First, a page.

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China’s Stealth Stimulus: Part 2?

Global Team Perspectives by Nick Niziolek, CFA

In early 2016, many investors were surprised at the economic recovery that was occurring in China, a recovery that supported a global rally in cyclicals and global equity markets. In the late-2015/early-2016 period, concerns about a deflationary bust due to China yuan devaluation, weakening European economic data, and U.S. political uncertainty overshadowed markets. This risk-off sentiment quickly rotated to a strong risk-on environment where emerging market equities led a global recovery in equities, with many cyclical sectors outperforming. So how did investors miss the reacceleration that occurred in parts of the economy during that period? And how does this period compare to what we are seeing on the ground today in China?

The lesson learned from the economic recovery of 2016 was that policy responses in China have become stealthier and more targeted than they were during prior economic cycles. Consequently, it has become increasingly important to understand where policy is focused to position our portfolios to benefit from these tailwinds. During 2015 and 2016, two of the key focuses for the government were infrastructure (public private partnerships) and housing (shantytown redevelopment), both of which may have been initially underestimated by investors. These programs added fuel to the cyclical recovery, and along with other smaller stealth stimulus programs, contributed to the stabilization in global growth we enjoyed during 2016 and 2017.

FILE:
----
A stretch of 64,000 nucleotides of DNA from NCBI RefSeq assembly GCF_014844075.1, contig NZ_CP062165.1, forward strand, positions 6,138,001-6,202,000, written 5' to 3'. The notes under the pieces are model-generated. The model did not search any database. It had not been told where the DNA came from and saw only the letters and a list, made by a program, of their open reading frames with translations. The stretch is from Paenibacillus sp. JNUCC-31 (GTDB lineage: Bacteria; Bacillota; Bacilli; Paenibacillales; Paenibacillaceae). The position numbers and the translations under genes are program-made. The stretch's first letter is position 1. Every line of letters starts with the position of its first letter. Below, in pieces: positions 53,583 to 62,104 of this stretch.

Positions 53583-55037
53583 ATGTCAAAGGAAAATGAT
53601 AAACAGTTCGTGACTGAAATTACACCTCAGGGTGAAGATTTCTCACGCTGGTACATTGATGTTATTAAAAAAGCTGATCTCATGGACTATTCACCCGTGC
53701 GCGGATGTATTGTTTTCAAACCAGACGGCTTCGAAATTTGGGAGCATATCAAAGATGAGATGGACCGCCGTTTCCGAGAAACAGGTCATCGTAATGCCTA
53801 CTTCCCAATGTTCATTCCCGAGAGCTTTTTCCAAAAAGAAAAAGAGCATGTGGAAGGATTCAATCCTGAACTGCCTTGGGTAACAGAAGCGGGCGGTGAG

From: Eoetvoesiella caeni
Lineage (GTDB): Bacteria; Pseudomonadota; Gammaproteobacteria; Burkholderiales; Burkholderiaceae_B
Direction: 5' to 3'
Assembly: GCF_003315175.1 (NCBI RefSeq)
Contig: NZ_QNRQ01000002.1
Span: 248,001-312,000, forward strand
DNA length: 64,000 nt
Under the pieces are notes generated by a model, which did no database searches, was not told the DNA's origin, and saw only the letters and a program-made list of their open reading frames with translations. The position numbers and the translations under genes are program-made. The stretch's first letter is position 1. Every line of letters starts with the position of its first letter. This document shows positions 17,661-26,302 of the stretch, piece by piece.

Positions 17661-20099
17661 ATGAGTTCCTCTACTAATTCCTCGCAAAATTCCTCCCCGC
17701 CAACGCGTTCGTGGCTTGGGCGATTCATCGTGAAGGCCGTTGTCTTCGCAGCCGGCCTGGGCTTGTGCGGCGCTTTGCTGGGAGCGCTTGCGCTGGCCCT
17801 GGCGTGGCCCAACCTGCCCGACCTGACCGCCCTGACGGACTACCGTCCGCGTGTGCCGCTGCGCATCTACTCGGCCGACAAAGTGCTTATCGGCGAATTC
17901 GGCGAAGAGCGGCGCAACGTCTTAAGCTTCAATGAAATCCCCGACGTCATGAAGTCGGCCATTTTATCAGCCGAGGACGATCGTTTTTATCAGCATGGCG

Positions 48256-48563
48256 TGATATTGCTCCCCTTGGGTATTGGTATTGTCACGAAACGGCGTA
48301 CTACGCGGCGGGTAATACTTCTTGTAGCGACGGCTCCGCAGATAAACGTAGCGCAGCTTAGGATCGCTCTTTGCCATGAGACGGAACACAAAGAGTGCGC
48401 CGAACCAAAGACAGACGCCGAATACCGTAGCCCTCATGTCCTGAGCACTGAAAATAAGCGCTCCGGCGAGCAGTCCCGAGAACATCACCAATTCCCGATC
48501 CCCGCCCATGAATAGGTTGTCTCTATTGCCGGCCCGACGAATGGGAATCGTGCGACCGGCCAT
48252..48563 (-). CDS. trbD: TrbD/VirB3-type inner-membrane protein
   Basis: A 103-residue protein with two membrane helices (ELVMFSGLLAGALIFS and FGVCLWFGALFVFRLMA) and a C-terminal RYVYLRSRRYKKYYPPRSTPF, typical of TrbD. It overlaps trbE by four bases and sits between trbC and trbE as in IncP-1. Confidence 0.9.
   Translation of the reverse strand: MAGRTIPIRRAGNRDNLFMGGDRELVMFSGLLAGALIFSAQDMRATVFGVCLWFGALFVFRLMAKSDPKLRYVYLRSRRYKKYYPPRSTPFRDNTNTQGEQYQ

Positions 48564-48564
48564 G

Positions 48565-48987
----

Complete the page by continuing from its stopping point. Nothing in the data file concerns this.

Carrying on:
Reviewing the current environment, we are once again near a trough in what we’d call the natural China economic cycle. We can see this cycle via the growth of the money supply, which tends to oscillate on two-to-three year cycles as various easing-and-tightening measures influence the economic cycle. Money supply growth bottomed earlier this year; and if the historical cycle holds, we would expect this data point to accelerate over the next few quarters as there has been a relaxation of shadow banking, local-government debt issuance, and cuts to the reserve requirement ratio.

From an economic perspective, this cycle can be seen via active de-stocking of inventory levels (no new orders), transitioning to passive destocking (re-ordering less than what is being sold), to re-stocking (double-ordering to meet perceived demand). During the 2018/2019 downturn, the active de-stocking phase was particularly sharp due to the uncertainty around U.S.-China trade relations, but also likely means the re-stocking phase could be just as dramatic. On the ground, we are hearing that housing projects that paused mid-construction in 2018 could be ramped-up very quickly due to housing supply tightening. This is consistent with discussions we’ve had throughout the supply chain where uncertainty resulted in an abrupt pause during 2018-2019. While any recovery is likely to be met with skepticism, when this recovery does occur—it could still be a few quarters away—we’d expect demand to well outstrip supply as these depressed inventory levels will need to be restored.

In addition to the natural economic cycle, we are monitoring what we’ll call “China’s Stealth Stimulus.” In 2009, China announced a massive stimulus program, as did many governments around the world. This transparency made it “easy” for investors to identify the inflection that was occurring and position around sectors that would benefit from these investments. China remains a very policy-driven market, but with so many different policy directives—at times offsetting each other—it is a challenge to separate the meaningful programs from the headlines.